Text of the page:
Verizon and AT&T want to get out of maintaining or upgrading the tens of millions of DSL users so they can focus on wireless, a move that makes obvious business sense from their perspectives. Verizon Wireless isn't unionized, so Verizon gets rid of union headaches. story continues..
After several significant delays, the entertainment industry and most of the nation's largest ISPs are set to launch their "six strikes" graduated response anti-piracy efforts starting today. Sources familiar with the plan timetable have told both Daily Dot
and Torrent Freak
that six strikes starts today, and a new Center for Copyright Information website
run by the entertainment industry appears to have been freshly launched for the occasion (see new video, below).
On the heels of new rate hikes, AT&T is informing U-Verse users that they'll also be seeing several new fees on their broadband and TV bills. Several users have told me they received no advance notice of these fees whatsoever -- they simply appeared on user bills (AT&T tells me users were notified of the price hikes in November and December). story continues..
Back in 2011 the FCC began collecting real-world user broadband data from customized routers, then issuing reports on which ISPs were failing to deliver advertised speeds. It's one of the few FCC policies in recent years that has truly paid dividends for consumers. story continues..
If you happen to live in an area that has what passes for United States broadband competition, you're probably all too aware of the massive load of junk mail you get from carriers. Here in New York, you could probably build an entire second home out of the junk mail received from Cablevision, Comcast and Verizon, as the three companies engage in bundle promotion battles.
One Consumerist reader decided to save and photograph an entire year of AT&T U-Verse junk mail
, and the results are very impressive.
Where we live the variety of marketing pitches is always fun, ranging from shiny flyers to official-looking documents that proclaim to be time sensitive and require you carefully rip off each end -- only to deliver more triple play spam.
It has been about half a decade now that I've been pointing out that most of the meters used by ISPs to track and bill consumers for usage aren't accurate. Customers of Canadian cable operator Cogeco have long complained the company's meter is inaccurate when users can load it at all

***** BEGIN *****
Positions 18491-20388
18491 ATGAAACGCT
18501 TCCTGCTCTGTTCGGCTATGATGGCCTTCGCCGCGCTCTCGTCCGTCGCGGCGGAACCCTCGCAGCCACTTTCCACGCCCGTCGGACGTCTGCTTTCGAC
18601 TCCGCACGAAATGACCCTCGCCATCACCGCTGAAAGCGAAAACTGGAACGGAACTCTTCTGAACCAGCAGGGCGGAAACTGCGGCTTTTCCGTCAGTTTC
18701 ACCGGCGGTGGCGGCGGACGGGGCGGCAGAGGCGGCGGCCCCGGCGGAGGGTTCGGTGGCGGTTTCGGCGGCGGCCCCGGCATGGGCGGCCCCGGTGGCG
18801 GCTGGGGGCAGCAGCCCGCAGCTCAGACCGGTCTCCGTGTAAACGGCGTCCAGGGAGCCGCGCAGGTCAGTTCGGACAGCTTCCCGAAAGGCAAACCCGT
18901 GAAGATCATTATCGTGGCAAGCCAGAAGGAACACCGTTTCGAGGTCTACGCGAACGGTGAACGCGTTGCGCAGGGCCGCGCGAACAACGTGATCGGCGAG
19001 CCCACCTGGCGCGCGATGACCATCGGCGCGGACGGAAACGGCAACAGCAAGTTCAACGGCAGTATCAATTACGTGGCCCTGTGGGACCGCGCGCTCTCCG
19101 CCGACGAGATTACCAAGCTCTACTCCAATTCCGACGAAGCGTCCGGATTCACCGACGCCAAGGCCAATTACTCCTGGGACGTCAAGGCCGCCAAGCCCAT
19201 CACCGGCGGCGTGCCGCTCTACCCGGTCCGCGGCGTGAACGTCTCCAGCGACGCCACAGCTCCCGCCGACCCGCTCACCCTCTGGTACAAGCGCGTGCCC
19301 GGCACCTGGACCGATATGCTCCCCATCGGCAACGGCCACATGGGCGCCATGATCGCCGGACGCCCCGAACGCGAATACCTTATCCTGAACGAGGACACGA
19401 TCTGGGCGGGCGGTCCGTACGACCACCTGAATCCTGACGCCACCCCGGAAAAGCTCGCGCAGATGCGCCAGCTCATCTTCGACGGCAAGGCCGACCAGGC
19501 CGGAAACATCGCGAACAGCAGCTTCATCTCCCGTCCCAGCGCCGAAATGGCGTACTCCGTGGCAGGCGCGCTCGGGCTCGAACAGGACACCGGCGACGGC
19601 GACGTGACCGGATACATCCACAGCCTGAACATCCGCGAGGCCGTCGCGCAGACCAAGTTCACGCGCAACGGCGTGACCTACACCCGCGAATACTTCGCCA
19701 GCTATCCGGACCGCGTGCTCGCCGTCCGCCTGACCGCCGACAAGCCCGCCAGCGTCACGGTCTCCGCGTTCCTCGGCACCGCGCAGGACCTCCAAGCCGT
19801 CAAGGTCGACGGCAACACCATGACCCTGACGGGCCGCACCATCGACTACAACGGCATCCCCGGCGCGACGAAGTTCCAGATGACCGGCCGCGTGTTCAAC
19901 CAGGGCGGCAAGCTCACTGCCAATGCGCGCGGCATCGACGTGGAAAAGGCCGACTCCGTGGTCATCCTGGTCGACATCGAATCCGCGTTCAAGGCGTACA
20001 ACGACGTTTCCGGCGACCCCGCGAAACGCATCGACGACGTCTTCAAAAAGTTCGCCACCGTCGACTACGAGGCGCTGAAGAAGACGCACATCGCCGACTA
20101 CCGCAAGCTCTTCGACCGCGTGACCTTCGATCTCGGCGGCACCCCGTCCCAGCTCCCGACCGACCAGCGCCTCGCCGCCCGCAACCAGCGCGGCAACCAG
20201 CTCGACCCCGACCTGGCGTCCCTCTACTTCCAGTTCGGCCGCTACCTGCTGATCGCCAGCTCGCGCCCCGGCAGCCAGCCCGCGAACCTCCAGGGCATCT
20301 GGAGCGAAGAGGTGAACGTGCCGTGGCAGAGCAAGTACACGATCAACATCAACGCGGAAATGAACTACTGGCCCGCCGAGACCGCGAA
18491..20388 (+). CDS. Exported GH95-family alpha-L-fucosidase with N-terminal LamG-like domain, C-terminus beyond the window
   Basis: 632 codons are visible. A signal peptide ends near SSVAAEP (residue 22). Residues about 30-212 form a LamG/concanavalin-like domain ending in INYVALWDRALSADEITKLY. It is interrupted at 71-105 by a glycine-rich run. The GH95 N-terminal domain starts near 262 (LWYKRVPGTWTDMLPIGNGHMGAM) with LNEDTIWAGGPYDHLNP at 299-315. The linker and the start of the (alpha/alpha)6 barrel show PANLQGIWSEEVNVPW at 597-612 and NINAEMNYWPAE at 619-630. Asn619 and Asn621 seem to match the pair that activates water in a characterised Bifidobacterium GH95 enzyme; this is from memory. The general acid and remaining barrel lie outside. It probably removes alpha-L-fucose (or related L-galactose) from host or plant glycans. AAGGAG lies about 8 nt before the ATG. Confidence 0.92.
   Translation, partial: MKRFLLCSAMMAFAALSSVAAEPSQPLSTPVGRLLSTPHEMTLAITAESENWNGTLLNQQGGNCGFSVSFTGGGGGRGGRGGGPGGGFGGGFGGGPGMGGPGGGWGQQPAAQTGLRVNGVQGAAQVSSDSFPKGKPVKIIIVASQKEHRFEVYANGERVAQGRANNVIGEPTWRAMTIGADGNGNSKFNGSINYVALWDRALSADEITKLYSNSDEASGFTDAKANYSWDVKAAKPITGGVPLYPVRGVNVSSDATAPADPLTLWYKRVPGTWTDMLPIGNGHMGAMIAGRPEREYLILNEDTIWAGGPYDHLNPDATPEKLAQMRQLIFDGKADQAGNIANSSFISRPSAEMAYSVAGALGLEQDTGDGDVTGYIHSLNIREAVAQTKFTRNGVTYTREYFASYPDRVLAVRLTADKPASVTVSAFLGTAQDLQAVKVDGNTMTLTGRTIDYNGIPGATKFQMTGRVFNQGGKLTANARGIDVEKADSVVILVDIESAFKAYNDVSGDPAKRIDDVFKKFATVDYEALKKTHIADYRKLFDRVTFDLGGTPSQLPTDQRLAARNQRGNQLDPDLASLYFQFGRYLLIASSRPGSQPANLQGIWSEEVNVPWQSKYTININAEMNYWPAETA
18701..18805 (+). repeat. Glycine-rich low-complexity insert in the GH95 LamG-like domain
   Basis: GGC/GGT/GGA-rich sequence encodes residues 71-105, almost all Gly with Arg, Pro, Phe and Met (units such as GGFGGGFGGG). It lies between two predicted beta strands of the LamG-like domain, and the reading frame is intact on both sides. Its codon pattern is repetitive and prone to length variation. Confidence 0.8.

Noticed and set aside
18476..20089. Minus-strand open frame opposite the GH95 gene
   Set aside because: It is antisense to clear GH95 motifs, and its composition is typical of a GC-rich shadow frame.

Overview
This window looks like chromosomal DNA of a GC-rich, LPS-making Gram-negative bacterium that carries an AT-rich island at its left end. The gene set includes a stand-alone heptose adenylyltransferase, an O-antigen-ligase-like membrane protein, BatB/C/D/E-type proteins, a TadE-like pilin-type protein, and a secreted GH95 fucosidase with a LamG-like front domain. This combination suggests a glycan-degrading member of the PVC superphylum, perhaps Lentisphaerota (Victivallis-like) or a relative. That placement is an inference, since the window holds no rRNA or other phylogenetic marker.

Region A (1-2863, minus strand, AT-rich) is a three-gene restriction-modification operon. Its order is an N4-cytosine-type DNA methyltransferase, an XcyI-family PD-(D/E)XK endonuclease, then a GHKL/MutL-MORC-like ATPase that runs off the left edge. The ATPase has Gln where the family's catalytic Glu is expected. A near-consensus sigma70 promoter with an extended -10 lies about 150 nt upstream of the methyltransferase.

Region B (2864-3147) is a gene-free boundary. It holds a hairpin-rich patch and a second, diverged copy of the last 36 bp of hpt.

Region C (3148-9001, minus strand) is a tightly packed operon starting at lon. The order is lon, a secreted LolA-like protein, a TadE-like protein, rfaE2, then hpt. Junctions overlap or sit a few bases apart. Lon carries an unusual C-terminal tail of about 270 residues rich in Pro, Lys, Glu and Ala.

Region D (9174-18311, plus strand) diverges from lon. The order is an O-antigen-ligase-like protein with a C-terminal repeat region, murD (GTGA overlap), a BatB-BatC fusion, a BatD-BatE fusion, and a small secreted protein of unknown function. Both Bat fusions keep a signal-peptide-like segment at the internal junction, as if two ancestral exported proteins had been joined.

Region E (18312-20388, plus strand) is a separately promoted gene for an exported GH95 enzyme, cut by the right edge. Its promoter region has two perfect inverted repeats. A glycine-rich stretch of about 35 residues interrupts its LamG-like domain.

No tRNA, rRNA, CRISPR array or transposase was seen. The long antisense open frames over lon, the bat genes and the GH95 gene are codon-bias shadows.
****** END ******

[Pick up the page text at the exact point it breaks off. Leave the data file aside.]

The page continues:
, and every so often the meter simply goes mad -- like last Spring when the meter was horribly confused by leap year
Over the last few years Microsoft, Comcast and Verizon have all filed patents for DVR technology
that would monitor people in your living room to deliver more suitable ads. An embedded DVR camera would, for example, notice if you have a dog and then deliver more pet care product advertisements.
While AT&T is promising that 250 million potential customers will be covered by the 4G technology by the end of the year, the company remains intentionally vague about U-Verse build out goals. AT&T recently announced a significant network expansion for both U-Verse and LTE, though as we noted at the time
the company used some flaky math to make the U-Verse portion of that expansion seem much larger than it actually is.
Both AT&T and Verizon are currently hanging up on tens of millions of DSL and copper POTS customers they don't want to upgrade, letting them either flee to cable competitors, or to their pricier and heavily capped LTE services. To achieve this dream however, the companies have to entirely dismantle the regulations overseeing most of these networks -- networks built with the help of tens-of-billions in taxpayer dollars and several generations of massive
tax breaks (quite often with few results to show for them
"U-verse service has been restored for the vast majority of our customers affected by the outage," AT&T tells Broadband Reports. As we've been tracking, numerous users in both the Southwest and Southeast have been without service since Monday after an AT&T DHCP server decided it had other aspirations. "We expect any remaining customer issues will be resolved this morning," says AT&T. "We will provide a credit to customers who were affected. We know our customers count on their U-verse service and we apologize for the inconvenience."
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Recent news contributorsKarl Bode , telcodad